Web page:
RB: Michael Smith, Arkansas: His senior season was a washout because of injuries that cost him four games and slowed him for a few others, but it's his electric speed (sub-4.4) and production that will give him a look. As a junior, Smith (5-7, 180) rushed for 1,072 yards and eight touchdowns and was the Razorbacks' second-leading receiver with 32 receptions.

WR: A.J. Jackson, California (Pa.): The 6-foot-5, 230-pounder has undeniable physical tools. As a senior, he caught 101 passes for 1,424 yards and 18 touchdowns. He scored at least one touchdown in 13 of 15 games. His pro day is Wednesday.


Marcus Easley
Scott Boehm/Getty Images
WR: Marcus Easley, Connecticut: Easley (6-3, 207) practically came out of nowhere. After catching a total of five passes in his first three seasons, Easley was a breakout star as a senior with 48 catches for 893 yards and eight touchdowns. He's one of the fastest big receivers in this draft after running a 4.46 40 at the Combine.

WR: Freddie Barnes, Bowling Green: Barnes, who was recruited as a quarterback, caught an NCAA-record 155 passes with 19 touchdowns as a senior. Yes, 155. That should put him front and center in this draft. Instead, he didn't even get an invite to the Combine. He's not big (6 foot) and not fast (4.65 40 at pro day). But all of those catches must mean something.

WR: Tim Toone, Weber State: The FCS first-team All-American caught 83 passes for 1,109 yards and 10 touchdowns in 12 games as a senior. Plus, Toone (5-10, 185) averaged a whopping 19.9 yards on punt returns with two touchdowns. He ran a 4.42 40 with a 35.5-inch vertical at his pro day.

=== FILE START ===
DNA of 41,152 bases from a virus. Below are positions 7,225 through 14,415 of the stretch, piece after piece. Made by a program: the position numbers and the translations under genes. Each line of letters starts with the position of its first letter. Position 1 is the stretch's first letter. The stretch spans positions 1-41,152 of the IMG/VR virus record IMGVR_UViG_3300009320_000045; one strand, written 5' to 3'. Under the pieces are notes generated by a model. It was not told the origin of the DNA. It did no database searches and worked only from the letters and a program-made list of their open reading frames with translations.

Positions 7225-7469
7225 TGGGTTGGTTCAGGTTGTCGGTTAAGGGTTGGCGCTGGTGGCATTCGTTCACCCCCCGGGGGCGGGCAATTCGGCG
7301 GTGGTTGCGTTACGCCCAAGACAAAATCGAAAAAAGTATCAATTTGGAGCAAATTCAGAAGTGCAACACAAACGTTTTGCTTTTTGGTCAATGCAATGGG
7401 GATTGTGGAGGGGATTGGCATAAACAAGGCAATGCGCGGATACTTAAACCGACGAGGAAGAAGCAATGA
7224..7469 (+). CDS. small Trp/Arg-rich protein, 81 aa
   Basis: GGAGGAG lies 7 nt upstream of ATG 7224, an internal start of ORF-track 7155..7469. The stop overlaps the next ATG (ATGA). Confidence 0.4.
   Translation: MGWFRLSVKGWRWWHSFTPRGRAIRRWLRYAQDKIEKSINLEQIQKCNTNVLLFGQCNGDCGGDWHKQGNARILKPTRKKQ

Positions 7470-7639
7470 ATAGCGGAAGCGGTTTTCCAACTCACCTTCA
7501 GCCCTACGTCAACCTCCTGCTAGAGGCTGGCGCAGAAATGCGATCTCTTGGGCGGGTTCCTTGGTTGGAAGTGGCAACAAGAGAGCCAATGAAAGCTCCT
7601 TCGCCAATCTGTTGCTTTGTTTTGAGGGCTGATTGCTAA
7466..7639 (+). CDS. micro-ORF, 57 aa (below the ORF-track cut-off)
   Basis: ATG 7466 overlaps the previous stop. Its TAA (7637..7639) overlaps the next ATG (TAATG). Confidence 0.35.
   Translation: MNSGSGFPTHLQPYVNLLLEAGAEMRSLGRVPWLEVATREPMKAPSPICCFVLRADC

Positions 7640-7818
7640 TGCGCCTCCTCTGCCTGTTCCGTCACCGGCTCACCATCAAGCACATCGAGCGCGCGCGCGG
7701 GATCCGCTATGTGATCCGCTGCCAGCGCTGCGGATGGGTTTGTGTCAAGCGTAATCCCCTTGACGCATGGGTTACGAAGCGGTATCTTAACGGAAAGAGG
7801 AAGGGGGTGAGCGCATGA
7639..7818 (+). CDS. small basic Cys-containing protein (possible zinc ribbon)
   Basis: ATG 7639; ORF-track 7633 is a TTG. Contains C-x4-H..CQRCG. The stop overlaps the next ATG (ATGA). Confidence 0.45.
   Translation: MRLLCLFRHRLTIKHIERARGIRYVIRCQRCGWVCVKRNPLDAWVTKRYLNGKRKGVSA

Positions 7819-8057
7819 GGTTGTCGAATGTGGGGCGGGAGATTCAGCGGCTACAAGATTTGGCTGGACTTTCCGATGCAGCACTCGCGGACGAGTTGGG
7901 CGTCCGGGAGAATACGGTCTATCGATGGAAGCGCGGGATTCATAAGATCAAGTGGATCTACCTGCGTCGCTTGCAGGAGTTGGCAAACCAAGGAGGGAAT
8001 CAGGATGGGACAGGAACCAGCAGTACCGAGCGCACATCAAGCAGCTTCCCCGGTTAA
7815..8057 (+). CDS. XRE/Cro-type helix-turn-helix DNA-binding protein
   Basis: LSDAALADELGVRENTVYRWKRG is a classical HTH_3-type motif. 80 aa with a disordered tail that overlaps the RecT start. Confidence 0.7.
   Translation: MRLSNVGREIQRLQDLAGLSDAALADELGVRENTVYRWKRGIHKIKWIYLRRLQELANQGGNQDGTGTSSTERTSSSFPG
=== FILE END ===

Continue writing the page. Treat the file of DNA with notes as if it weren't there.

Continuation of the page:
WR: Kelton Tindal, Newberry: The 6-foot-3 Tindal caught only 33 passes this season with 116 receptions and 16 touchdowns in his career. He blocked five kicks in his career and averaged 21.8 yards on kickoff returns as a senior. Still not impressed? He ran a blistering 4.28 40 at Monday's pro day. That puts him behind only LSU's Trindon Holliday in this draft class.

WR: Terrell Hudgins, Elon: The three-time FCS All-American caught a whopping 123 passes for 1,633 yards and 16 touchdowns as a senior. He owns Division I records (both FCS and FBS) with 395 catches, 5,250 yards and 28 games with at least 100 yards. He scored 51 touchdowns. Against Wake Forest this past season, he caught 13 passes for 113 yards and a touchdown. At his pro day, he ran his 40 in 4.52, a source said, though he was ill. Scouts will be invited back for another pro day next week, now that he's healthy.

TE: Clay Harbor, Missouri State: Harbor (6-3, 256) could wind up being the best two-way tight end in this draft. Harbor, who ran a 4.56 40 at his pro day, is one of the rare pass-catching tight ends in this draft who actually played at the line of scrimmage on most snaps. He caught 59 passes for 729 yards and four touchdowns as a senior.